REAL slow on the run -advice?

Discussion in 'Triathlon' started by Rd, Jun 8, 2003.

  1. Rd

    Rd Guest

    I've been training for a half IM and have found the run to be extremely difficult after a long bike.
    I came from a running background but didnt expect to be SO slow after the bike. I find my heart rate
    really increases if I try to push the pace at all.

    Any tips on managing the bike to run transition so that I don't suffer for the final portion
    of my race?
     
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  2. kiwiboy

    kiwiboy New Member

    Joined:
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    Your increase in HR can be a result of dehydration.
    Ironman is a real challange and running of the bike after such a long ride is a real art.
    Comes back to training.
    The only way to find your way through the possibilities is to have a coach that can help you.
    I recommend Brendon Downey can be found on www.endurancecoach.com
    He is a real master at training people here in NZ and has had so much positive results especially with ironman atheletes.

    Go well
     
  3. Mike Tennent

    Mike Tennent Guest

    "rd" <[email protected]> wrote:

    >I've been training for a half IM and have found the run to be extremely difficult after a long
    >bike. I came from a running background but didnt expect to be SO slow after the bike. I find my
    >heart rate really increases if I try to push the pace at all.
    >
    >Any tips on managing the bike to run transition so that I don't suffer for the final portion
    >of my race?
    >
    >

    Who says you aren't supposed to suffer? <g>

    Generally speaking, the bike sets up the run. If you hammer the bike too hard for your level of
    fitness, it can effect your running significantly. It sounds like you haven't found the right bike
    pace yet that allows you to run well coming out of T2.

    Possible solution? Improve your biking and/or back off a notch on the bike leg.

    Hydration and fueling are critical, of course, and you need to make sure you've got a
    handle on those.

    Mike Tennent "IronPenguin"
     
  4. MJuric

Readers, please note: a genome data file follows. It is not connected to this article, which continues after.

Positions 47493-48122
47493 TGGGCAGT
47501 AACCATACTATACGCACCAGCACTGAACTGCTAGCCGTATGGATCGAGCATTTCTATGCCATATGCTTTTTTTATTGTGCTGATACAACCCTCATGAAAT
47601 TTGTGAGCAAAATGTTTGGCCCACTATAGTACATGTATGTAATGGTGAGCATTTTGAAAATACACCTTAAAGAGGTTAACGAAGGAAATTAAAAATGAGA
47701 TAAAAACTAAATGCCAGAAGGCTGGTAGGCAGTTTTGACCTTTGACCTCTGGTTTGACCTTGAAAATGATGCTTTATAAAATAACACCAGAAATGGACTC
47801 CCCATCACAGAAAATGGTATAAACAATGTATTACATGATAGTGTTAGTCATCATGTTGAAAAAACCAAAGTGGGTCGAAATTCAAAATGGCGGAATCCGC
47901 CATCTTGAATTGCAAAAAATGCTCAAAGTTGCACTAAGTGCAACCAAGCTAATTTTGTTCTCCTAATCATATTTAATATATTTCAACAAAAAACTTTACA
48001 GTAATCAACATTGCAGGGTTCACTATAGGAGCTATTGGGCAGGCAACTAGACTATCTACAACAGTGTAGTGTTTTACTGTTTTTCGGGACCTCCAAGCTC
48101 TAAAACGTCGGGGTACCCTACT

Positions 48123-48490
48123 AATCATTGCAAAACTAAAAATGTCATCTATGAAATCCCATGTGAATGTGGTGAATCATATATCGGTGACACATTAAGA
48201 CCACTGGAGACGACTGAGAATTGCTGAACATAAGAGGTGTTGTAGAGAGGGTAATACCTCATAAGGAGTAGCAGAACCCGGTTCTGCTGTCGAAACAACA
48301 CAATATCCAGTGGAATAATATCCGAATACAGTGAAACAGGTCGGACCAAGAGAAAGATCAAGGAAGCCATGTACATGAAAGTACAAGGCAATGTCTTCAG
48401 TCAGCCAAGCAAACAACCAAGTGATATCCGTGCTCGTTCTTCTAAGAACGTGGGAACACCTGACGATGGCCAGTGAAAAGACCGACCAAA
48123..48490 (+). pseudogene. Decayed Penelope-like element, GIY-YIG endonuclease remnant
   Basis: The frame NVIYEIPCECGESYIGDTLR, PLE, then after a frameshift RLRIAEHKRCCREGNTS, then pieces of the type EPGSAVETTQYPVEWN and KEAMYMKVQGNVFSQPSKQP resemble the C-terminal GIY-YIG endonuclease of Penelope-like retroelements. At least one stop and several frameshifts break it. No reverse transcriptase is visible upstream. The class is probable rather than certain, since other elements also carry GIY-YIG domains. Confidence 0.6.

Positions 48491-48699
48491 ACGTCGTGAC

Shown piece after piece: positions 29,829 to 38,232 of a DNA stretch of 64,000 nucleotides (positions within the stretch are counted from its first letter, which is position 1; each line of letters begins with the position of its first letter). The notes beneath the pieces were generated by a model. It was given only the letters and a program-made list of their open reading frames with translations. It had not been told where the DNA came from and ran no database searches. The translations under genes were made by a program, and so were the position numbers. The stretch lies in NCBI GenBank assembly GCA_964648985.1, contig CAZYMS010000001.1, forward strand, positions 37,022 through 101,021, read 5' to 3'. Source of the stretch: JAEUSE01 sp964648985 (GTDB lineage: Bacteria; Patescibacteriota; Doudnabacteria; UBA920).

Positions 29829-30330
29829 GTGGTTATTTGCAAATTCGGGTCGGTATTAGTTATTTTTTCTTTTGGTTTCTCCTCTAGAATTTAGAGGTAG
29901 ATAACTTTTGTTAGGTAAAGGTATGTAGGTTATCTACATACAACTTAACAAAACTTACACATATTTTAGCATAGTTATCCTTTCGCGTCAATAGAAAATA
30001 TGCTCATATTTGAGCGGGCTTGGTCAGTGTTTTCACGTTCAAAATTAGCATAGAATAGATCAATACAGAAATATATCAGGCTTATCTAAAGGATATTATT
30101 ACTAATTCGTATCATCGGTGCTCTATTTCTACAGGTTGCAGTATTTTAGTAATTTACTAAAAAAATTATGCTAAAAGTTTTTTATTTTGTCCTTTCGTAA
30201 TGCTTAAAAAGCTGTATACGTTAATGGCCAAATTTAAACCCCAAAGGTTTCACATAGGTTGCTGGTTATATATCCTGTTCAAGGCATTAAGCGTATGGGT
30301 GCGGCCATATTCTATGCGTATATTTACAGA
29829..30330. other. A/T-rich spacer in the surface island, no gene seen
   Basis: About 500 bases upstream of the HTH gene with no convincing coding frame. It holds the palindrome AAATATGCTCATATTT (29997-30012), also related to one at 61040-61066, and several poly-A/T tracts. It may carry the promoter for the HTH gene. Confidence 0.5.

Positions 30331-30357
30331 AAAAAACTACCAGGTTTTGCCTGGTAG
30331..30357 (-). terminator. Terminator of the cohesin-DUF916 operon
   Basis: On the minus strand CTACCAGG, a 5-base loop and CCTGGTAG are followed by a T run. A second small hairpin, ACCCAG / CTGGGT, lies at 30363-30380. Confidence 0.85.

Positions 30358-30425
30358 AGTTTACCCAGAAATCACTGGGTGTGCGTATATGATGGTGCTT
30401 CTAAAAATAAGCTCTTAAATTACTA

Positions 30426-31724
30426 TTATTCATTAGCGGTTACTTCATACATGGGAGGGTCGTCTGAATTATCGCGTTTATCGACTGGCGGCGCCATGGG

MJuric Guest

    On Mon, 09 Jun 2003 09:07:41 -0400, Mike Tennent <[email protected]> wrote:

    >"rd" <[email protected]> wrote:
    >
    >>I've been training for a half IM and have found the run to be extremely difficult after a long
    >>bike. I came from a running background but didnt expect to be SO slow after the bike. I find my
    >>heart rate really increases if I try to push the pace at all.
    >>
    >>Any tips on managing the bike to run transition so that I don't suffer for the final portion of
    >>my race?
    >>
    >>
    >
    >Who says you aren't supposed to suffer? <g>
    >
    >Generally speaking, the bike sets up the run. If you hammer the bike too hard for your level of
    >fitness, it can effect your running significantly. It sounds like you haven't found the right bike
    >pace yet that allows you to run well coming out of T2.
    >
    >Possible solution? Improve your biking and/or back off a notch on the bike leg.
    >
    >Hydration and fueling are critical, of course, and you need to make sure you've got a handle
    >on those.
    >
    >Mike Tennent "IronPenguin"
    >

    I agree with Mike. Another thing is to incorporate a few more Brick workouts into your
    training, particulary the final months/weeks before the race.

    ~Matt
     
  5. Bill Wallace

    Bill Wallace Guest

    1. You need to train for this. Do some progressive brick training. After a long or hard bike ride
    run a short distance. Next time run a bit farther, etc. This training is really helpful. I assume
    it is as much physical as it is mental.

    2. You can invest in a steep seat angle bike. This will save your quads (a bit) for the run.

    3. Even though you come from a running background, better running fitness will help too. Spints
    and hills.

    More pain in training simply means you can handle more pain in the race, not the
    elimination of pain.

    BW

    "rd" <[email protected]> wrote in message
    news:<[email protected]>...
    > I've been training for a half IM and have found the run to be extremely difficult after a long
    > bike. I came from a running background but didnt expect to be SO slow after the bike. I find my
    > heart rate really increases if I try to push the pace at all.
    >
    > Any tips on managing the bike to run transition so that I don't suffer for the final portion of
    > my race?
     
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